• Pollen patties: a pollen substitute that stimulates brood production.  
  • Heavy stickies: sharing frames from neighboring beehives that are rich with resources including netcar, pollen, and honey.
  • Honey-board: a unique method of feeding to the Best Bees Company. It’s where we essentially lay a blanket of honey on wax paper coated in sugar on top of the hive’s inner-cover.

Approaching Hives in the Field

When assessing a hive during the winter, there are a few things to consider when approaching the hive. We routinely look for and recommend keeping an eye out for the following signs of beehives that are alive:

  • bees flying close by (unlikely during very cold days)
  • melted snow around the hive (the heat of the cluster can melt surrounding snow, especially at the entrances)
  • dysentery streaks (bees relieve themselves over the side of the hive to avoid soiling their living space)
  • fresh dead bees on the landing board or ground in front of the hive (this is an indication that workers have been dragging out their dead even in winter).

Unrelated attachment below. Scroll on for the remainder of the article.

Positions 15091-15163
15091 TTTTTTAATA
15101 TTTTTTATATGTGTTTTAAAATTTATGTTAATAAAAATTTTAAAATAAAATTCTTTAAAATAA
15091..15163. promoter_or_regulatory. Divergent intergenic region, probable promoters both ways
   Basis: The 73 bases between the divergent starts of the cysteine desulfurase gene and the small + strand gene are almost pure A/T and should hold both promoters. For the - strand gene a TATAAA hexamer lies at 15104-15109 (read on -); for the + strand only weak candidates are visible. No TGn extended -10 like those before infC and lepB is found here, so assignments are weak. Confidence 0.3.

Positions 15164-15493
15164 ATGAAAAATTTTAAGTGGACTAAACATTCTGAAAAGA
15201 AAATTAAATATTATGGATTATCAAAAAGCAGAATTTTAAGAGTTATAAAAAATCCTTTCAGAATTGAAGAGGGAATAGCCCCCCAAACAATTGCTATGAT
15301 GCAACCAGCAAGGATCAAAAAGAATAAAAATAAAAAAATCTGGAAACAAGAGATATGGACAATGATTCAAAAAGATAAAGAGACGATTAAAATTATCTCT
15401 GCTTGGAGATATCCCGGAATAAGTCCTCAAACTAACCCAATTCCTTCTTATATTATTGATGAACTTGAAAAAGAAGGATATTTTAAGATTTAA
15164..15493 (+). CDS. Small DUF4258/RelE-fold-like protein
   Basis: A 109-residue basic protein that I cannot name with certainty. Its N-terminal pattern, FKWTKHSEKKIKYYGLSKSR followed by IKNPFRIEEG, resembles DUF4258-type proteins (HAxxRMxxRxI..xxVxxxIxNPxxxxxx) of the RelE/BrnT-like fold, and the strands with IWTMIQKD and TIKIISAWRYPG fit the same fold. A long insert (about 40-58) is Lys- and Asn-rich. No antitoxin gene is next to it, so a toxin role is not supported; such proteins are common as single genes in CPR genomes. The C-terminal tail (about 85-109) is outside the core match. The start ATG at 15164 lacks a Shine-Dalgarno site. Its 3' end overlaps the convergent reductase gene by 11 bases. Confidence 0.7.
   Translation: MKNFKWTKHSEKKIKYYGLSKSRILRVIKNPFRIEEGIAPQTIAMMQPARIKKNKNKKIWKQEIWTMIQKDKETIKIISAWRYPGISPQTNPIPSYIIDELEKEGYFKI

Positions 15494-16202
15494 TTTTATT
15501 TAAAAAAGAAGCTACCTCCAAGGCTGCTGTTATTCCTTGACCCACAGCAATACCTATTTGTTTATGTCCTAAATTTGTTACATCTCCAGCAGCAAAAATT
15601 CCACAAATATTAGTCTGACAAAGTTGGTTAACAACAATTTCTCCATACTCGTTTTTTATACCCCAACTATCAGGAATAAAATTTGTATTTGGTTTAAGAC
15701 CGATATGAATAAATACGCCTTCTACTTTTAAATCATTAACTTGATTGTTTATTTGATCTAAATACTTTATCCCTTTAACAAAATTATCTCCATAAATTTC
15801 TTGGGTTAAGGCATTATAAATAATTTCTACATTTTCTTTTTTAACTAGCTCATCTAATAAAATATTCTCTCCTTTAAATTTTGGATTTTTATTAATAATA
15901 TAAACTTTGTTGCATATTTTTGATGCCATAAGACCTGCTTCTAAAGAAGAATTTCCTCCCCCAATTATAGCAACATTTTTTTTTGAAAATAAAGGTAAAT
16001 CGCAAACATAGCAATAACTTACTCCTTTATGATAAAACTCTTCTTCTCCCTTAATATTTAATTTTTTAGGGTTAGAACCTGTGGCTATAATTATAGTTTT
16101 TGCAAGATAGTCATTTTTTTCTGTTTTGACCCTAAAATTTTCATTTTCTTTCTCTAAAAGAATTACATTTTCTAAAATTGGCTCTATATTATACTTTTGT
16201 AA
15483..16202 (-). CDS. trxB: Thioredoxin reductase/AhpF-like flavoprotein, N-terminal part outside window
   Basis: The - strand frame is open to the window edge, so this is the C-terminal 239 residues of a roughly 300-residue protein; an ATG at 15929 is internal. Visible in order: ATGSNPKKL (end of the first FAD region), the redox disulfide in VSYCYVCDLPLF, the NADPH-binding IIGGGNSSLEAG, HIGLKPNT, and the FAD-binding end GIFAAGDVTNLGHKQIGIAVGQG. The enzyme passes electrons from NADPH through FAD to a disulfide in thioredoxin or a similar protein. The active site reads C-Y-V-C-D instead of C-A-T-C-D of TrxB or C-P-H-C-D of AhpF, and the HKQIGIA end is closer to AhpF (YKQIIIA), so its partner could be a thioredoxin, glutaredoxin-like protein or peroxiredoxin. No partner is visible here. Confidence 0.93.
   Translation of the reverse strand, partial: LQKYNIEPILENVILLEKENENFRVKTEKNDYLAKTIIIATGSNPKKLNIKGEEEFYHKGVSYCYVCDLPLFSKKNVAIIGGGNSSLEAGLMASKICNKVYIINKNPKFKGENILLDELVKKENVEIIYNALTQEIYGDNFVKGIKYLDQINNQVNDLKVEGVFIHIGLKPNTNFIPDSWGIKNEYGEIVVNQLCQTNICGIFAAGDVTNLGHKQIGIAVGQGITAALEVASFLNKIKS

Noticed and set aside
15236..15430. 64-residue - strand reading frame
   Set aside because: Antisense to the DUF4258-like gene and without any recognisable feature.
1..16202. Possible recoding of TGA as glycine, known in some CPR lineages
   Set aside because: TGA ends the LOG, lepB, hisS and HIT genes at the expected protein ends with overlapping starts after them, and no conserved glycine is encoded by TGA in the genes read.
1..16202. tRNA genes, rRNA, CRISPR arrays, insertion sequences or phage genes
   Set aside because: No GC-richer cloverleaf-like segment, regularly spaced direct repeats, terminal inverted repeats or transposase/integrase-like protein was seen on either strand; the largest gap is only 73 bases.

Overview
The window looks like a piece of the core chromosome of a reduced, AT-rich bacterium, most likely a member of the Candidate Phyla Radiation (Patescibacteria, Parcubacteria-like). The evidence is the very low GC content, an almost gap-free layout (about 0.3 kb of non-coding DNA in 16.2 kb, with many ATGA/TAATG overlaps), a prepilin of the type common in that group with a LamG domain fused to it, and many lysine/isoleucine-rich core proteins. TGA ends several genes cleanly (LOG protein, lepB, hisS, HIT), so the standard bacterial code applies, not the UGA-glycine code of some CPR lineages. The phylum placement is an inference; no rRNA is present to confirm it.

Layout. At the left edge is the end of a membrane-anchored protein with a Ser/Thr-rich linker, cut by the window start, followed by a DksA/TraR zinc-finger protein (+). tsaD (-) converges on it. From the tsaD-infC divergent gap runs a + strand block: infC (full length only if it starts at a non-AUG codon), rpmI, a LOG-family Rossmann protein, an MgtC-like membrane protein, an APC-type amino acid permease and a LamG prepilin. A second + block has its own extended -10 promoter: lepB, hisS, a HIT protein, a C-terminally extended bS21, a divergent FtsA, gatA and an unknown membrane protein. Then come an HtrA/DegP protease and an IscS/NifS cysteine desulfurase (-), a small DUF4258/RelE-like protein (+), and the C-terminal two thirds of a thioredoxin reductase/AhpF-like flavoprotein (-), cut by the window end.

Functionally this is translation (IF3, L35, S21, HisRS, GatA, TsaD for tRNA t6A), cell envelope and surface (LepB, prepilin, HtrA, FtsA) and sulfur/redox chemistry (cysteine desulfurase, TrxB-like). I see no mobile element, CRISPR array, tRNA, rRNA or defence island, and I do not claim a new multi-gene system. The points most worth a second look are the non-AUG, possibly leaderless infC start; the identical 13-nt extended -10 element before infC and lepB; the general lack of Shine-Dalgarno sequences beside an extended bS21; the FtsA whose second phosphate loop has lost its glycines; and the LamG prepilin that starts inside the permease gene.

Snowdrops provide the first bit of pollen and nectar for beehives that survived the winter in colder climates

Checking Live Hives during the Winter

This is a crucial period of time for survival and the colony should be disrupted as little as possible. Below are the Best Bees methodology for checking a live hive:

  1. Before you open the hive, feel the weight of the hive by gently lifting from the back of the bottom board. If it feels lighter than desired, prepare to feed. 
  2. Assuming weather conditions are acceptable, gently lift the top cover only (leaving inner cover in place) and check for life through the hole in the inner cover and by listening.
  3. If alive and the hive feels light or the bees are right at the top, lay a honey board on top of the inner cover. Using a hive tool, gently poke a hole through the middle of the honey-board and into the hole in the inner cover, creating access for the bees to feed.

Note: if temperatures are warm enough, you may be able to open the hive up a little more. In this case, consider adding heavy stickies for the bees to enjoy.